8. ## [HLSL] Half vectors in shaders?

[quote name='MJP' timestamp='1334440602' post='4931274'] [quote name='Nyxenon' timestamp='1334437414' post='4931263'] [quote name='MJP' timestamp='1334432743' post='4931248'] [quote name='Nyxenon' timestamp='1334411063' post='4931186'] I'm not entirely sure of how to get the data in the shader. If it were normal floats and vectors, I would have no problem, but it's not. Would it be alright to write a shader as if it's going to be accessing normal float data, or will I need to use half types, and somehow convert them to float? [/quote] You can use float types, and the GPU will automatically convert them to 32-bit float for the vertex shader. [/quote] So what you're saying is that for the above structure that I provided, I could write the following in HLSL? [CODE] struct VoxVertexIn { float4 Position : POSITION; float4 Normal : NORMAL; float2 UV : TEXCOORD; float4 Color : COLOR; }; [/CODE] [/quote] Yes, that will work. [/quote] That's definitely a relief. Thanks for the help.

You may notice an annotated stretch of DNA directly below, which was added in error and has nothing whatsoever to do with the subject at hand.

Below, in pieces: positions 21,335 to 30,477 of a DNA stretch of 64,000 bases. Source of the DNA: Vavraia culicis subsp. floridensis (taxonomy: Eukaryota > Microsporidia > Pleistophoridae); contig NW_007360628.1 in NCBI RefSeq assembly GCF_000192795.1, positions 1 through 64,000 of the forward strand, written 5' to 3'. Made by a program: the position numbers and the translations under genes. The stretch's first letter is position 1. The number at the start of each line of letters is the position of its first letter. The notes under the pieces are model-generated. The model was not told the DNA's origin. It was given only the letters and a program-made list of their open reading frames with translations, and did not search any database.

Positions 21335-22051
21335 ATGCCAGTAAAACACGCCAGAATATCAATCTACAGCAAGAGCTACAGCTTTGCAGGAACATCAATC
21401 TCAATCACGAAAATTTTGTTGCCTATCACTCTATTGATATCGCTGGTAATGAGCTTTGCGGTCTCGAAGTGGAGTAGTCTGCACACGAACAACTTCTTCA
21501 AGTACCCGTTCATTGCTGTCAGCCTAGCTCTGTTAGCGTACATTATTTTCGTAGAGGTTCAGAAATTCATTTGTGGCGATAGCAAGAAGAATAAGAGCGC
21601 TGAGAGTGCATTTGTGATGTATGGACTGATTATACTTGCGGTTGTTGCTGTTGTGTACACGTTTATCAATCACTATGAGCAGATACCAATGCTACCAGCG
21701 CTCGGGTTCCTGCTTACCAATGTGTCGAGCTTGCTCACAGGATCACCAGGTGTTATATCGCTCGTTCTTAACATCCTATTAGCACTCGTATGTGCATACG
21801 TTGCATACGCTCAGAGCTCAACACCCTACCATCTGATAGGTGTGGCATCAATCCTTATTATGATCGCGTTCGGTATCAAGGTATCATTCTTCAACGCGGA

9. ## How to read PNG images without a library?

[quote name='Krohm' timestamp='1333435972' post='4927806'] [quote name='Nyxenon' timestamp='1333387330' post='4927562'] I am writing an engine. It's not so hard, most of it is pretty easy for me[/quote]I still don't understand why cannot you just focus on another problem. [/quote] Well, it's mostly because I want to get to work on the renderer, and I want to use a texture for testing. I COULD just save a texture to the raw format, and load it that way, but eventually I'd need to load PNGs. I've decided to just use XNA to write a test renderer to see how well it performs so I can optimize it, then I'll write it in C++.
10. ## [HLSL] Half vectors in shaders?